What that means is that VirtualBox can access the same features that many people only associate with CPU ring -1 and the virtual machine monitor extensions used by “true” type 1 hypervisors.
However, VirtualBox is still bound by restrictions imposed by the hardware-installed operating system. If you’ve got a run-away Flash game soaking up memory and CPU in your hardware-installed OS, the OS can and will cause your VirtualBox virtual machines’ performance to suffer to any degree that it likes. If it comes right down to it, you can use Task Manager to kill any VirtualBox process or guest.
In contrast, looking at Hyper-V vs. VirtualBox, Client Hyper-V provides the same prioritization controls as its server-based big brother. You can prioritize CPU and memory, enable storage Quality of Service, and set network bandwidth limitations for all of your virtual machines.
The takeaway from this section when considering Hyper-V vs. VirtualBox: Client Hyper-V grants fine-grained control over resource prioritization; VirtualBox does not.
Hyper-V vs. VirtualBox: Video Acceleration
This section is a bit different from the preceding discussion because nothing here will be universally true when comparing Hyper-V vs. VirtualBox. I will recount how differences in the two hypervisors influenced my experiences. Your mileage may vary.
When comparing Hyper-V vs. VirtualBox, Client Hyper-V and VirtualBox emulate video. In my experiences, I have been unable to distinguish that one is better than the other when it comes to 2D acceleration. I don’t believe that I ask a great deal of 2D acceleration, but I also know that most modern desktop operating systems utilize 2D acceleration in ways that aren’t always obvious until they’re not available. Two prime examples are font smoothing and window animations. With the expressed reservation that your mileage may vary, I do not believe that 2D acceleration should factor strongly in when comparing Hyper-V vs. VirtualBox.
3D acceleration is a different story. Client Hyper-V offers RemoteFX. In my experimentation, it works very well within the confines of what it is designed to do. RemoteFX does not project the video adapter into the guest operating system, so you cannot access all of its functionality. RemoteFX has also worked on every system that I’ve ever attempted to use it with, as long as it contained the requisite 3D-accelerated WDDM-compliant driver.
3D acceleration in VirtualBox is a completely different story. I have utterly failed to ever get it to work well enough to even display a basic Windows desktop properly. I never got close to trying any 3D acceleration features. So, I can’t give you any meaningful comparisons between Hyper-V vs. VirtualBox.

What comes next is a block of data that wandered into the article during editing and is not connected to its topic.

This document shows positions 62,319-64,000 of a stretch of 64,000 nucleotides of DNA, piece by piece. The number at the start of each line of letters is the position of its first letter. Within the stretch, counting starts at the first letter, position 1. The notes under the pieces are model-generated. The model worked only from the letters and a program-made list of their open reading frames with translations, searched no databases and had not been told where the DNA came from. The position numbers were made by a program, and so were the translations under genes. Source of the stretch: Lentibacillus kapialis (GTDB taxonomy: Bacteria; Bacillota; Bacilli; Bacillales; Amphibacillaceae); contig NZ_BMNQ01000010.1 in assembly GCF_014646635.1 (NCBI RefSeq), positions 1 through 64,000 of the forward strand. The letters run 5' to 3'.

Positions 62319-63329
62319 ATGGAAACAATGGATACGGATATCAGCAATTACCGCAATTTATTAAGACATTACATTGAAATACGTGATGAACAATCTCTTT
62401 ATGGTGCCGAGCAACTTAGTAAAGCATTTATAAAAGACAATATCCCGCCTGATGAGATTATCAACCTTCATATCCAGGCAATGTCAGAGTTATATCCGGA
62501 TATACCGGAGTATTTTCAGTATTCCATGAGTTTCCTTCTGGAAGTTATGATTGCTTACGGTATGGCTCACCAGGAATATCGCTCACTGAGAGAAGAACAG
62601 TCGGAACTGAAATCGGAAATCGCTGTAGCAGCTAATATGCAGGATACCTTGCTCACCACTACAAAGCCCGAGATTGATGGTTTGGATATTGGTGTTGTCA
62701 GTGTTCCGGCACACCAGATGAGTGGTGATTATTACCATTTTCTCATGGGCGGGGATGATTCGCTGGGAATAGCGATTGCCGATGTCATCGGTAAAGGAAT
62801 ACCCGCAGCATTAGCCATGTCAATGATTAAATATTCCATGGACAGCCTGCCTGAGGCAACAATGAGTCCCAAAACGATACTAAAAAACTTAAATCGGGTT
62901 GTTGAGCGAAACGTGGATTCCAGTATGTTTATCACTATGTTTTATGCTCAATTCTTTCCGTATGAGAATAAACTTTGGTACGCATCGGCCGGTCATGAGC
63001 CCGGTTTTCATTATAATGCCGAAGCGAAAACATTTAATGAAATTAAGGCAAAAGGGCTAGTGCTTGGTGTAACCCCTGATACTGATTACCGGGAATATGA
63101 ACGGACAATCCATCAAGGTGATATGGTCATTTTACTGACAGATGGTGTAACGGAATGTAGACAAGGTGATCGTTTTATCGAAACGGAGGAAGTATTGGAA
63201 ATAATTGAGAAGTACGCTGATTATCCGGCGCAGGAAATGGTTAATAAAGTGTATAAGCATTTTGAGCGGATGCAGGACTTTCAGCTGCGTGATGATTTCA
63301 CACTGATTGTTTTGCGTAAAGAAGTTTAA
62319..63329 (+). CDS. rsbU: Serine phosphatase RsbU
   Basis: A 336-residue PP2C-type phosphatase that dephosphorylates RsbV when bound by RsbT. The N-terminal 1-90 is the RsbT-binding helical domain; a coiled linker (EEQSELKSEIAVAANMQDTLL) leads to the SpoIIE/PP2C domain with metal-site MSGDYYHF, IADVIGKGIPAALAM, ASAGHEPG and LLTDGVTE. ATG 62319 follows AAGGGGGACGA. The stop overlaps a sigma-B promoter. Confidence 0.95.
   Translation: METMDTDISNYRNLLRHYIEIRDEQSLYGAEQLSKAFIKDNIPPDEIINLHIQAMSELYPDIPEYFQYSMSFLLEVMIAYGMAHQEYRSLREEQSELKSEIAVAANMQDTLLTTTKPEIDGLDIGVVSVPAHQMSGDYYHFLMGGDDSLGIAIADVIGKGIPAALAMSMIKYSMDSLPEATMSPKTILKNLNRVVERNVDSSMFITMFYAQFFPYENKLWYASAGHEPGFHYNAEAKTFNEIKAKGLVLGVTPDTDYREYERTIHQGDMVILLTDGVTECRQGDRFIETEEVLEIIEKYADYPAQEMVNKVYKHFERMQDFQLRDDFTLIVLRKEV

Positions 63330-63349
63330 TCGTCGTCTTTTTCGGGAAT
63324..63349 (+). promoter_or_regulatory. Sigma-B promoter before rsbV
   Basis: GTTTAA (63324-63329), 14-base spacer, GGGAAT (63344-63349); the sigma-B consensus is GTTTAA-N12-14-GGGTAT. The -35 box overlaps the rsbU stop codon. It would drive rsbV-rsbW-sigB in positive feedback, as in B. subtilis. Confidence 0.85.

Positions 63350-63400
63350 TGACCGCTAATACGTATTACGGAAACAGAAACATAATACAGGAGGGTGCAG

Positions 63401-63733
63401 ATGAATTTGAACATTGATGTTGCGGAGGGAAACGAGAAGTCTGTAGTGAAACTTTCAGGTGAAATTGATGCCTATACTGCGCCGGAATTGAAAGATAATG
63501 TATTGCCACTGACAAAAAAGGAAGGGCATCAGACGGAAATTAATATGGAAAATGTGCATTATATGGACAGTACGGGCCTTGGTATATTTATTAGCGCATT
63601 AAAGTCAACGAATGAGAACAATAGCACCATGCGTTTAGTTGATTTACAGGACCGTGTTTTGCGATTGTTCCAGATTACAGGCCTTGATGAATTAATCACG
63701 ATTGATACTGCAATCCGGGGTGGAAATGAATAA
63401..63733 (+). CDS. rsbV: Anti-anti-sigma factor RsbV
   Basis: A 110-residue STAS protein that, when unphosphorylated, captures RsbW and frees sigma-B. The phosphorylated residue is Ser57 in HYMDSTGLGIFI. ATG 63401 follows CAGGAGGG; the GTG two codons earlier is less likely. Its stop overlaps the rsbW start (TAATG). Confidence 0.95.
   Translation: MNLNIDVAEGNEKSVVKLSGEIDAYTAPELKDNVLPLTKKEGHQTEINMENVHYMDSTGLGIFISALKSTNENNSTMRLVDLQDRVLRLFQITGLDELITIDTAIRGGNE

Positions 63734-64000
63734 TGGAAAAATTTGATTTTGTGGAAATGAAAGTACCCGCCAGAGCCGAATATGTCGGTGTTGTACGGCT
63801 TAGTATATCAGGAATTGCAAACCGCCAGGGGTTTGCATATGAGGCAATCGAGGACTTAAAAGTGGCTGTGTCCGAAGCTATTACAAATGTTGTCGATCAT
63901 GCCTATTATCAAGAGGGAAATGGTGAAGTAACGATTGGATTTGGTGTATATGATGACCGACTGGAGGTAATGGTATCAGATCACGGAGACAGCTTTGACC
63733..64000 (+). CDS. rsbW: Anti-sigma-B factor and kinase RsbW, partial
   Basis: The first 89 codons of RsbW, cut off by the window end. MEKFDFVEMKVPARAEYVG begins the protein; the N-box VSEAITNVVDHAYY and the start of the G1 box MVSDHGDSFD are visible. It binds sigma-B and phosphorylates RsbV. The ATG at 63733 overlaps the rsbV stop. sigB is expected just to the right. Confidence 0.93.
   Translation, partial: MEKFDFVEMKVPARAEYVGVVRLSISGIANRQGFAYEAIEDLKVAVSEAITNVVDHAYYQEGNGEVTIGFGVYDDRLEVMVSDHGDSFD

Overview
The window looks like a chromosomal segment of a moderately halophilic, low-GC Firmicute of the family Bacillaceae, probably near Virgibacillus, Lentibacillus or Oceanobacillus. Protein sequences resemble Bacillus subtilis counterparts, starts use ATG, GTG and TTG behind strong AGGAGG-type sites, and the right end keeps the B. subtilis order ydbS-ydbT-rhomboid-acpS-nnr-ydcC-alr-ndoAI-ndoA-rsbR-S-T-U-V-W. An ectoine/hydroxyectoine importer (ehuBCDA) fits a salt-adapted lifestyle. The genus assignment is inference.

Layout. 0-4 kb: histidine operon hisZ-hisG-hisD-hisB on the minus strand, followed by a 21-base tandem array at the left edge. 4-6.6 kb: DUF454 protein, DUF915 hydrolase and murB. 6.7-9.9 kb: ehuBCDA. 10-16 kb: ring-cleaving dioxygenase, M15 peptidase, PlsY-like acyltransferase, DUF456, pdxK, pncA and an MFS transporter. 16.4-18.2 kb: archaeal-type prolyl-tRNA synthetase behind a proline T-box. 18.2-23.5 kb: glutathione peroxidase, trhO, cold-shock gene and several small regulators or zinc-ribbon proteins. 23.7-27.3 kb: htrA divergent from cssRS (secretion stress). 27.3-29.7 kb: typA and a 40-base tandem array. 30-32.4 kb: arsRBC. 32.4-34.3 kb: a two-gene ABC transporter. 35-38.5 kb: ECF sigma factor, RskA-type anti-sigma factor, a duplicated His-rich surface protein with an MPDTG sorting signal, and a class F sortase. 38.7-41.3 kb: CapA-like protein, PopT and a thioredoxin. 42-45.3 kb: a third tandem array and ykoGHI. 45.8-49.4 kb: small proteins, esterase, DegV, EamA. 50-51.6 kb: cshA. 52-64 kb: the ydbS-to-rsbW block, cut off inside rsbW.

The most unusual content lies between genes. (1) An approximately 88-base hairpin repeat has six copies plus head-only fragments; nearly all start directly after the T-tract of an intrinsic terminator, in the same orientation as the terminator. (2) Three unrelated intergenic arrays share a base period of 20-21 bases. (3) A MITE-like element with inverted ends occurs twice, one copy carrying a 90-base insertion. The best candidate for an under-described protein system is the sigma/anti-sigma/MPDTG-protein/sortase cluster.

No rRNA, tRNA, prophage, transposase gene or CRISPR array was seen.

The takeaway from this section: 2D acceleration appears to be a wash between Hyper-V vs. VirtualBox. 3D acceleration seems more reliable in Client Hyper-V.
Hyper-V vs. VirtualBox Performance
Summarizing the previous sections and the differences in Hyper-V vs. VirtualBox in terms of architecture, hardware access, resource management, and other areas, let’s talk briefly about Hyper-V vs. VirtualBox performance.
With Hyper-V vs. VirtualBox performance, Hyper-V has the edge on VirtualBox. Client Hyper-V has a more direct path to the hardware than VirtualBox which is at the mercy of the host operating system for CPU and other resource scheduling as mentioned above. Client Hyper-V is essentially the same technology found in Hyper-V Server, with a few limitations.
It means it is better able to handle resource demands and other performance-intensive processes compared to Type 2 hypervisors. Ultimately, if performance is the consideration that takes priority, Hyper-V edges out VirtualBox.
Hyper-V Vs. VirtualBox: Virtual Hard Disk Compatibility
VirtualBox supports several virtual hard disk formats. You can choose from:
- VDI, the native VirtualBox format
- VMDK, VMware’s format
- VHD, Microsoft’s format
- HDD, Parallel’s format
- QED and QCOW, used in QEMU and other hypervisors
You cannot use VHDX with Oracle VirtualBox. The ability to use another hypervisor’s disk format does not necessarily mean that you’ll be able to smoothly transition a virtual hard disk from one hypervisor to another, either.
The takeaway from this section when comparing Windows 10 Hyper-V vs. VirtualBox: this is almost general information because the ability to use multiple virtual hard disk formats is not as useful as it might seem at first. If you plan to attempt to move a virtual hard disk from one platform to another without employing a converter, VirtualBox is your best choice.
Hyper-V vs. VirtualBox: Other Video Features
VirtualBox provides a few video features that Client Hyper-V does not directly compete with.
- Client Hyper-V can display only on one monitor or all monitors. You can specify between one and eight monitors for VirtualBox.